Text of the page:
Time Out says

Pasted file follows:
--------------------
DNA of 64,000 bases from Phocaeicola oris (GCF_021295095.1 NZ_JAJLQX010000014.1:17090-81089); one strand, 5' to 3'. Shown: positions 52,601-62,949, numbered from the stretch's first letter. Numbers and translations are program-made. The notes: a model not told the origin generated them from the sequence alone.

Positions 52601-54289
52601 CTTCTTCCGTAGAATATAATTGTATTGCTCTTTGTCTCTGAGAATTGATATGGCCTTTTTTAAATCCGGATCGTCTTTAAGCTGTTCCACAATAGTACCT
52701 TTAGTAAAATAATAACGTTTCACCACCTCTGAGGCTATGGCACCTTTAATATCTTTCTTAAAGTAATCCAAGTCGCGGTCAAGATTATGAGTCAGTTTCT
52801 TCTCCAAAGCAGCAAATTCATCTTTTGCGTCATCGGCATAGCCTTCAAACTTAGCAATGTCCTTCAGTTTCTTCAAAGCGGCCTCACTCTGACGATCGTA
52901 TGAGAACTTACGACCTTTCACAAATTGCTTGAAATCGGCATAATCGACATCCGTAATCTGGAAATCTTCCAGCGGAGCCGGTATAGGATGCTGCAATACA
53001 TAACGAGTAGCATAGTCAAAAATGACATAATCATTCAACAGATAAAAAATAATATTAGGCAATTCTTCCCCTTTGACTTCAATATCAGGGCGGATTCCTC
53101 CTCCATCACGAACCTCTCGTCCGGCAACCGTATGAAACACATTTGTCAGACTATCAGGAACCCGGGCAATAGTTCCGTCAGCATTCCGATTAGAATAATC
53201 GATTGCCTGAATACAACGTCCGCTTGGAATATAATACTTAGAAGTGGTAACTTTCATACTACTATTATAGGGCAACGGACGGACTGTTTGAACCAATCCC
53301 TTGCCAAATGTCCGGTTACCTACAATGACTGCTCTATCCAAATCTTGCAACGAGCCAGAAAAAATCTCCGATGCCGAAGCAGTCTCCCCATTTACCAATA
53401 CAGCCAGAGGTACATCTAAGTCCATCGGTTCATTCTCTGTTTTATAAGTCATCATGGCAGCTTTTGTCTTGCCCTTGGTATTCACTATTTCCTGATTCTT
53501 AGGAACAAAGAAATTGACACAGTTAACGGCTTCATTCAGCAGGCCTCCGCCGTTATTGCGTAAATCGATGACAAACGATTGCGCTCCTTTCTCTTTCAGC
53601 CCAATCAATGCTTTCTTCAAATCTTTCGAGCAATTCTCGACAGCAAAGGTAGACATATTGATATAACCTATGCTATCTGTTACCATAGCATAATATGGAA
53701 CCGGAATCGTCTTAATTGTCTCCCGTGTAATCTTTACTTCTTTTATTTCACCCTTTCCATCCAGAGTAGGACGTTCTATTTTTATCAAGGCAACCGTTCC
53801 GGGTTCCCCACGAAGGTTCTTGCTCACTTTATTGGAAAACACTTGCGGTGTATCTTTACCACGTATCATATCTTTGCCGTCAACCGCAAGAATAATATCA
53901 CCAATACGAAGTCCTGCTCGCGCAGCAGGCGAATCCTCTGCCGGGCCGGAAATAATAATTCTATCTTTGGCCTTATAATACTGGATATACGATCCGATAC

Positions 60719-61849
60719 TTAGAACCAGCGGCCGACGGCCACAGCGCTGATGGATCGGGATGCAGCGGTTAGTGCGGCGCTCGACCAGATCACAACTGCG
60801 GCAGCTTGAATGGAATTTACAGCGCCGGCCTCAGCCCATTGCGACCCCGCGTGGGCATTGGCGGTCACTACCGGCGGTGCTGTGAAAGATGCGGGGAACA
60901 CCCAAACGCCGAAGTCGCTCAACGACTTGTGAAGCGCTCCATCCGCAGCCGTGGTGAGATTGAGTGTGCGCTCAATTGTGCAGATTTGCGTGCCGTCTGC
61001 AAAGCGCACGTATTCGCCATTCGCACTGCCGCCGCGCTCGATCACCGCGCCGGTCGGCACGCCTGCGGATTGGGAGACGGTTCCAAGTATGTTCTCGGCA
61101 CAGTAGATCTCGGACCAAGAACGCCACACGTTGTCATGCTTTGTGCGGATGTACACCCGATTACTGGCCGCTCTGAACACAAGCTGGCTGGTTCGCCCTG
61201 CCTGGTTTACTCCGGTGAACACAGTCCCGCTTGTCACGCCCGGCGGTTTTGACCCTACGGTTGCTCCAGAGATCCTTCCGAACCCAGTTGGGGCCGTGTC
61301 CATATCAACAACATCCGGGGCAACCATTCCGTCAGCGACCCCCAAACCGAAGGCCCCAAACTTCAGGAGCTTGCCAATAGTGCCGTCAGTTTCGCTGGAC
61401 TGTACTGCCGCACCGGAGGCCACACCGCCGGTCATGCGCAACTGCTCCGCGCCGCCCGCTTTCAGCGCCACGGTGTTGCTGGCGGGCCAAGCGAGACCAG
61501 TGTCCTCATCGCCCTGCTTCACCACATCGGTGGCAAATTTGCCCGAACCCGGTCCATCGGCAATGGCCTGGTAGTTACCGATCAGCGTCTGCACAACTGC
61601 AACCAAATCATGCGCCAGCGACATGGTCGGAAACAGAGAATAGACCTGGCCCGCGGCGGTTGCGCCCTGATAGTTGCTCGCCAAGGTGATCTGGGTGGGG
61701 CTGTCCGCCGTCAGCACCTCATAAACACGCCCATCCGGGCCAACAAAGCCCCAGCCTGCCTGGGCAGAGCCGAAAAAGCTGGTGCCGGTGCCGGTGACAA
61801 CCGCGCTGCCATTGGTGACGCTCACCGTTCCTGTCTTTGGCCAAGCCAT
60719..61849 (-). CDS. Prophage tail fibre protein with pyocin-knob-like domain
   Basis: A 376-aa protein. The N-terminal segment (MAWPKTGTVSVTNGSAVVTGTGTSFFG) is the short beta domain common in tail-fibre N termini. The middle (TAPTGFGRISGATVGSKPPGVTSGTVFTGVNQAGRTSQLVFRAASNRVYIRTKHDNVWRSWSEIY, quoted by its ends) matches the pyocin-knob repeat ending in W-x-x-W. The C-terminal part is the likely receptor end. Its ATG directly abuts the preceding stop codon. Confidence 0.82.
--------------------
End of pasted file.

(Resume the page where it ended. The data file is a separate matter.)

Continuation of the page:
At its simplest, the Croatian word obrok means “meal”, although it also comes with the connotation of something rather basic or straightforward, like army rations or school dinners. It’s a neatly ironic introduction to what this small and intimate restaurant actually does, serving up quality food that suits the quick-luncher as well as those with time for several courses. The aim is to give Croatian cuisine a bit of contemporary style, but without losing sight of what’s traditional about it. Four or five specials (65-90Kn) are chalked up on a board each day - old-school recipes like lung stew might feature alongside something a bit closer to the comfort zone, such as pork chop with mushrooms or lamb with peas. Mains are often accompanied with down-at-home extras that other restaurants no longer serve – such as žličnjaci, oddly shapen gnocchi-like things that soak up a good sauce. Baked štrukli, the central-Croatian dish comprising pockets of dough filled with cottage cheese, is something of a house speciality. White walls, pale wood and jazzy background music help to ensure a smooth, soothing experience.